After embracing country life in the ‘Farmer Giles Zone’ by leaping over hay bales and negotiating tractors, we had just about managed to dry off when we were reunited with the ‘River Rat Zone’ again on the way back, yet this time instead of running though it we were met with inflatable obstacles spread across from one river bank to the other. This reminded me a lot of the TV programme ‘Total Wipeout’ and was great fun! As soon as we made it across we were in the hustle and bustle of the centre zones, which were intelligently grouped together to allow spectators to watch and support participants without having to go too far. This, the ‘Biggest, Baddest, Boldest Zone’ has the 110m monkey bar Guinness World record challenge. The atmosphere was fantastic and there were fairly large crowds egging participants on to try and make it. Out of the 5,500 participants, only 3 managed to defeat the challenge.

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You couldn’t go to Burghley and not have a zone without some reference to the Horse Trials. We then galloped our way through the ‘Burghley Horseplay Zone’ jumping too many fences to reference. Some you could achieve on your own, some you needed to team up with other participants to help lift/pull you over.

The final zones included the fittingly entitled ‘Chariots of Fire’ and the ‘Final Furlong’ which involved wading through another small river, jumping through several runs of tyres, negotiating beams and fences. And finally, they couldn’t have a flat finish, the last part required covering more vertical distance than horizontal with 1-2m high steps and beam ladders undulating up and down all the way to the finish.

The event winner managed to complete the course in an astonishing 2 hours and 50 minutes. My friends and I managed to complete the course in 4 hours and 36 minutes. The feeling when we reached the finish line was of astonishment, self-hate (why did I put myself through this?!) and a huge sense of accomplishment.

 

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Above: Clarissa Goodwin (centre)

Would I do it again?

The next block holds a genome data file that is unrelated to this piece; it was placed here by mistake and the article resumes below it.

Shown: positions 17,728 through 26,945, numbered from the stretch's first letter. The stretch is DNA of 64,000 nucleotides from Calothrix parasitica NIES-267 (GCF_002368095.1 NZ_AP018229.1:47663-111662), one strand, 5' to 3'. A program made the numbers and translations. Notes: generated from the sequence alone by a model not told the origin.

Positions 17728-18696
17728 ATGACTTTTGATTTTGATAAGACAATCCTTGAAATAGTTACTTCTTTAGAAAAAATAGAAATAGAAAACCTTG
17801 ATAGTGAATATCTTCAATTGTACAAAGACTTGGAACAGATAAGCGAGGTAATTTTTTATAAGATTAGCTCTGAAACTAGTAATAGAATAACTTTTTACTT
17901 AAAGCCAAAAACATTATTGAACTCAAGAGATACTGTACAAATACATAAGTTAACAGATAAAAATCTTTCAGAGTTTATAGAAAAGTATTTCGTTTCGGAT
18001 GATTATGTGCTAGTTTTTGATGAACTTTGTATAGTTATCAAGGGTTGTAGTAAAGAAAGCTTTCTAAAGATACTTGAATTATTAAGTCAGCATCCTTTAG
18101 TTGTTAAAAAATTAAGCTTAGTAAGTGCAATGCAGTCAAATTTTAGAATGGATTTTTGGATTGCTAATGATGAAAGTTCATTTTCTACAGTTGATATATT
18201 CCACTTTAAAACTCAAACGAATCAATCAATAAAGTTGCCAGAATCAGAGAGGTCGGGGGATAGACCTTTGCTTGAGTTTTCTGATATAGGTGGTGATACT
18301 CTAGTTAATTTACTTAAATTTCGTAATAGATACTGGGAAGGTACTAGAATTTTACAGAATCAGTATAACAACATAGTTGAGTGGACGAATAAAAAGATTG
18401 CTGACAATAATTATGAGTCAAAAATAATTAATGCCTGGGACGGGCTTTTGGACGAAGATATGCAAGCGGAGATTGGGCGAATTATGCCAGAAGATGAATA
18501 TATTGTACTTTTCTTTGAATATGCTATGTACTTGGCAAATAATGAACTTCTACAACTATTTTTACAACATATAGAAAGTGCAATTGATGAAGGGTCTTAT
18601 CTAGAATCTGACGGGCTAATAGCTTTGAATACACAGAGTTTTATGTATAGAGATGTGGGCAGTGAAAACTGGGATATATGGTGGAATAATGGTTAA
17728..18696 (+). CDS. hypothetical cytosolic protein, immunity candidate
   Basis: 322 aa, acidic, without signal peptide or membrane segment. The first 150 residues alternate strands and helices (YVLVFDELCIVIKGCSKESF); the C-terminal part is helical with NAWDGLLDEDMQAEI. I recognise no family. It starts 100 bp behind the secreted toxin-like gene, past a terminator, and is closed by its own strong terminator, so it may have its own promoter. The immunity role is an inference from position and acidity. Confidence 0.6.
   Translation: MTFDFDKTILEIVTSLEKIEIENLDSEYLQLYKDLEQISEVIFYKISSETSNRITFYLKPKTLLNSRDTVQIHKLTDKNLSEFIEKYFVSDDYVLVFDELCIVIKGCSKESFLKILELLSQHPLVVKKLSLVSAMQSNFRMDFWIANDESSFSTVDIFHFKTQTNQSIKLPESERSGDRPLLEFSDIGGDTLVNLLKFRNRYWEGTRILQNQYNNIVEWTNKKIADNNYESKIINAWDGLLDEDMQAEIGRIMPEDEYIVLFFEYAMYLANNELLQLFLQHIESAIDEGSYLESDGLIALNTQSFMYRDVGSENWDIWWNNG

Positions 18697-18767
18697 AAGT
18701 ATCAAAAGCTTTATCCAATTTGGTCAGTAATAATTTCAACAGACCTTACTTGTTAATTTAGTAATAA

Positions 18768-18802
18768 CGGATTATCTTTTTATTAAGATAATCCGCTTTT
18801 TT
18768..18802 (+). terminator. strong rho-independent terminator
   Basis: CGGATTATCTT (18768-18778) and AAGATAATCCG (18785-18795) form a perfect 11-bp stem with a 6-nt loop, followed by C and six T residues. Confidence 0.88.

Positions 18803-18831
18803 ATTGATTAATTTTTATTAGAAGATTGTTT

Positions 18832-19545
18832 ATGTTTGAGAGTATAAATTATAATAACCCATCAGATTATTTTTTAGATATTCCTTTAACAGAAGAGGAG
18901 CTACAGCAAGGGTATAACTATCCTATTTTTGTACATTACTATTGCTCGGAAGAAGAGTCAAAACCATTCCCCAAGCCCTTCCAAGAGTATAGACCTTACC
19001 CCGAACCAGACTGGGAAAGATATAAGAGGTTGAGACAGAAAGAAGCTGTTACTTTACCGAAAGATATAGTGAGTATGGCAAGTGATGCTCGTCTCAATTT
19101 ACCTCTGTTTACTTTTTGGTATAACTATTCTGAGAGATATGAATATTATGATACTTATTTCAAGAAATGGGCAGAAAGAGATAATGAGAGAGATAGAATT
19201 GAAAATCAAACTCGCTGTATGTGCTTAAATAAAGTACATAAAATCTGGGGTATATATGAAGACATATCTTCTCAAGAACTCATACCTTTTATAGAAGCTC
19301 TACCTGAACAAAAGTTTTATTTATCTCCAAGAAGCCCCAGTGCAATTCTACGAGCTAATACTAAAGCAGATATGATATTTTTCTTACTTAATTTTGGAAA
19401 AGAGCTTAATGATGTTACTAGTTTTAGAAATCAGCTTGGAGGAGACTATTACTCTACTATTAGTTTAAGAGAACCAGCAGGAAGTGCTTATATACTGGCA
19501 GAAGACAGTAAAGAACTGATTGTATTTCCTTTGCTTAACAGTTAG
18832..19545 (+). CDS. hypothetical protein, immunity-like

I certainly would, especially as I believe this event has real potential as both a physical challenge with an excellent social element. This year was the first time the event has been held, and once the organisers have addressed a few of the teething problems, this could be a great challenge for anyone. I would suggest doing this as a team rather than as an individual, as this is an event to test team work and provides a great platform for team bonding. There are also some obstacles that require you to help each other to get over. I would stress that this is not a challenge you should take on without having done some type of shorter distance obstacle course first so you know what to expect.

Good Points

– Good distance between the challenges which broke up the 20 miles into nice manageable chunks

– Good communication pre-event

– Varied route and stunning location

– Event village had a great atmosphere at the start and finish. The fact they had centered a group of zones round Burghley House made it spectator friendly, allowing friends and familly the opportunity to support participants and access the amenities the Estate has to offer as a day out in itself.

– Good post-race pack and entertainment

– Event marshals were fantastic, providing excellent guidance, support and much needed morale at obstacles

Bad Points

– Queues at many of the obstacles due to only having 15 minutes between the start waves

– Too few toilets

– Water stations were under staffed and had very little food or drink on offer. There was also an incredibly amount of litter around them. The water stations were spread too far apart, there really should have been another one in between.

Want to give it a go?

You can already enter for the 2014 event on the official Dirty Weekend website. If this event seems too much too soon you can take a look at other events in the annual Rat Race series – good luck! More info: www.ratrace.com

Clarissa Goodwin, Sportsister
The Women’s Sports Magazine